Fwd: Re: tigert's mockups and HTML

Rodrigo Moya rodrigo at gnome-db.org
Fri Sep 24 01:52:14 EEST 2004

On Thu, 2004-09-23 at 09:12 -0700, Christian Hammond wrote:
> On Thu, Sep 23, 2004 at 05:00:40PM +0300, Tuomas Kuosmanen wrote:
> > On Thu, 2004-09-23 at 02:30 -0500, Shaun McCance wrote:
> > > Besides that, the last thing we need is some yahoo developers (you know,
> > > the kind that skin their apps) breaking the whole accessibility stack by
> > > setting all sorts of weird colors and crap, "because it looks good".
> > > 
> > > You want *good* design?  Let's face it.  A lot of developers couldn't
> > > design their way out of a paper bag.  We don't make developers reinvent
> > > the look of buttons and menu items.  Because they'll usually do a crappy
> > > job of it.  They create a button with the appropriate function in the
> > > toolkit they're using.  And then it looks like every other button in
> > > every other application.  And it works.
> > > 
> > > Good design comes from developers (authors, content creators, etc.)
> > > specifying the structure of things (which they're really quite good at),
> > > and real designers (like you) saying how that structure should look.
> > 
> > Yeah. What I am suggesting now is something that enables people like me
> > to design stuff. A "toolkit". Not a styleguide. This spec is about the
> > technical building blocks for notifications. I just want to make sure
> > the building blocks are powerful enough.
> > 
> > What we eventually want is stylesheets and a styleguide as of what CSS
> > classes etc to use to make the notifications look good. That is what the
> > developers would use.
> > 
> > Just like how Gnome HIG shows how to make a good looking UI with GTK. 
> > You can do horrible stuff with GTK as well. But when there is the HIG,
> > it is easy for developers to use a consistent style so all Gnome apps
> > look consistent.
> > 
> > > HTML isn't even a very good document markup language, and it certainly
> > > isn't easy to implement well.  HTMl wasn't very good at marking up web
> > > pages, and it was even worse at marking up email.  I really doubt it
> > > would somehow manage to prove itself in simple notification messages.
> > 
> > HTML still is used widely and more or less works. It might not be
> > academically beautiful, but it gets the job done. You suggest we create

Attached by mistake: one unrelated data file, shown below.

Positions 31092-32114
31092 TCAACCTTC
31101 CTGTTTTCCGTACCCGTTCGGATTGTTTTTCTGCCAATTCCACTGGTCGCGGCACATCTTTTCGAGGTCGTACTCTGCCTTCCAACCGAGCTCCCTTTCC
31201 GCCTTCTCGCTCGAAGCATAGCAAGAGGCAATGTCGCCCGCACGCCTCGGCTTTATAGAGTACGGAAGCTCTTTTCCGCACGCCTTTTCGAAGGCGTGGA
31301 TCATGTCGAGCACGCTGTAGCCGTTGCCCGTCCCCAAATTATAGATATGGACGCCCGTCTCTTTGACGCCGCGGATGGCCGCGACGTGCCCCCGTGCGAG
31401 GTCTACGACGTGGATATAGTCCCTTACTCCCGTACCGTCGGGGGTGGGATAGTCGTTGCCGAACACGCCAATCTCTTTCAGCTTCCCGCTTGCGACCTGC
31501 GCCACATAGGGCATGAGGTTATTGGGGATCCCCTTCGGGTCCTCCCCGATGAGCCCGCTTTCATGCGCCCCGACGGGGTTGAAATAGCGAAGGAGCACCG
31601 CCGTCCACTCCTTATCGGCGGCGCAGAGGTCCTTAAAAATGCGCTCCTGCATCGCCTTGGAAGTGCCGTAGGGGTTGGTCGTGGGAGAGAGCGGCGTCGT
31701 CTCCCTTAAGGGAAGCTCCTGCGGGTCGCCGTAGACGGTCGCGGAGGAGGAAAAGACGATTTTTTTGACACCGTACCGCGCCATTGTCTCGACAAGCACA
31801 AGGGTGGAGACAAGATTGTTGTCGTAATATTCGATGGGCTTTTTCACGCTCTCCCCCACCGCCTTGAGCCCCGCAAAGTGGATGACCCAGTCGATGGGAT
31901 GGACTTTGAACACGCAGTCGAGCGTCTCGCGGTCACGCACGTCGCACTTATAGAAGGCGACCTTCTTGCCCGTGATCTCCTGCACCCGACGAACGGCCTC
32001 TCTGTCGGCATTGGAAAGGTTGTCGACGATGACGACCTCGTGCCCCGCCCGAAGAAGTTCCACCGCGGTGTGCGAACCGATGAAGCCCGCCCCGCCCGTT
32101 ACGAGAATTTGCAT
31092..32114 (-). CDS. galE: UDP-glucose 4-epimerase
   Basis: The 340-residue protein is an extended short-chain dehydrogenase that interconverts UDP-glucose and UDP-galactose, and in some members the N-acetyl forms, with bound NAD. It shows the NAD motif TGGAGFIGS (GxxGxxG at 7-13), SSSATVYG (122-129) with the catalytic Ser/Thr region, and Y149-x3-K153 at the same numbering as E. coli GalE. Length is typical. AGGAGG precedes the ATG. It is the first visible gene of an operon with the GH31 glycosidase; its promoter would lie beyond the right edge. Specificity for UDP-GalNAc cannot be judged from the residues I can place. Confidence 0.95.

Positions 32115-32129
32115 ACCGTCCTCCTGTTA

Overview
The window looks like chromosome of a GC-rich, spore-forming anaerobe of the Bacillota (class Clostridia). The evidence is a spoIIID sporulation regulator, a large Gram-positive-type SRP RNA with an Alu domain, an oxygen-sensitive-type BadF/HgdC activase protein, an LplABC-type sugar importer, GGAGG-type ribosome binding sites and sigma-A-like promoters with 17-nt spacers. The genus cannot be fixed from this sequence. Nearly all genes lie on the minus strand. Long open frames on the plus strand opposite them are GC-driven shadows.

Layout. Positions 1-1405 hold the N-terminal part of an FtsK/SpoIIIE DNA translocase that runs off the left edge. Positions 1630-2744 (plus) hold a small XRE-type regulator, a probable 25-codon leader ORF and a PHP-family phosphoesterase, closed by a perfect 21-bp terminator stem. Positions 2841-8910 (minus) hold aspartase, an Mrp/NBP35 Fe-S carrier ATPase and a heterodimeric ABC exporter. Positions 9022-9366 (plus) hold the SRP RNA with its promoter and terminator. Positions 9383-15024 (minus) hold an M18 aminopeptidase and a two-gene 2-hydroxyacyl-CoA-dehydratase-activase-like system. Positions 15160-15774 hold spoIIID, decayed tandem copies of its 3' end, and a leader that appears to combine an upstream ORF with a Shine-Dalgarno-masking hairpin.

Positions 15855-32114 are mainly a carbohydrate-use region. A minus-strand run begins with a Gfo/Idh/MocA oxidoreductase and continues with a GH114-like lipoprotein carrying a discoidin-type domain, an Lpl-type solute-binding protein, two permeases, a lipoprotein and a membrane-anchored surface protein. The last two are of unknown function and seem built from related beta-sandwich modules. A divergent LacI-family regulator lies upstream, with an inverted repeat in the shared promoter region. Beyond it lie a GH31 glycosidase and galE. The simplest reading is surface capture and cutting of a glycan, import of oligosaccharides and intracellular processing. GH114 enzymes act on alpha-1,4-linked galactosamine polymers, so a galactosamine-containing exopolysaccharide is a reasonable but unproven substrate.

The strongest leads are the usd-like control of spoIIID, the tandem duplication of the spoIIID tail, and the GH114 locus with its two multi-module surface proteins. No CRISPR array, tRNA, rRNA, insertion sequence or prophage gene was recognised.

> > yet another markup system? 
> > 
> > One of the good things with HTML is that it is familiar for us designer
> > guys, so we can do our part of making the notifications look good. It
> > sounds silly to come up with yet another markup language to learn just
> > for this. And to me it sounds good that we could have CSS to separate
> > the actual content of the message from the representation.
> > 
> > I mean, if the look of the notification would come from a stylesheet and
> > the whole thing would be rendered by Gecko or such, we could just create
> > alternative stylesheet for accessibility needs - like high contrast and
> > large font etc (and just for different "normal" themes too) - this
> > sounds like a good thing to me.
> There are valid points on both sides. I like Rodrigo's idea of having
> html as an extension property. Say, stuffing it in a hint. We don't
> want to require HTML, because that'd be pointless for a lot of
> desktops, but if the implmentation wants to support HTML, by all
> means...
> When I write things like this, I like to think about all the extreme
> situations it can be used in. I have a couple Zaurus PDAs, and I very
> much want to get D-BUS working on that, and Galago, and a notification
> implementation. That's a pretty light-weight device, and I wouldn't
> want an HTML renderer on it. I wouldn't even want to have to parse
> each message to remove the HTML, and *hope* that it still displays in
> some sane form. That's a major issue. Console usage is another.
> So, what do people think of keeping the body simple with maybe basic
> markup (which can be easily filtered out, at least easier than CSS +
> tables + everything else) and adding an html-body hint?
I think a simple markup (like the one used in glib and GTK+ labels)
would work for most cases, and for those which won't work, having the
html body as an extension property would work. So you've got my vote for
doing this :)
Rodrigo Moya <rodrigo at gnome-db.org>

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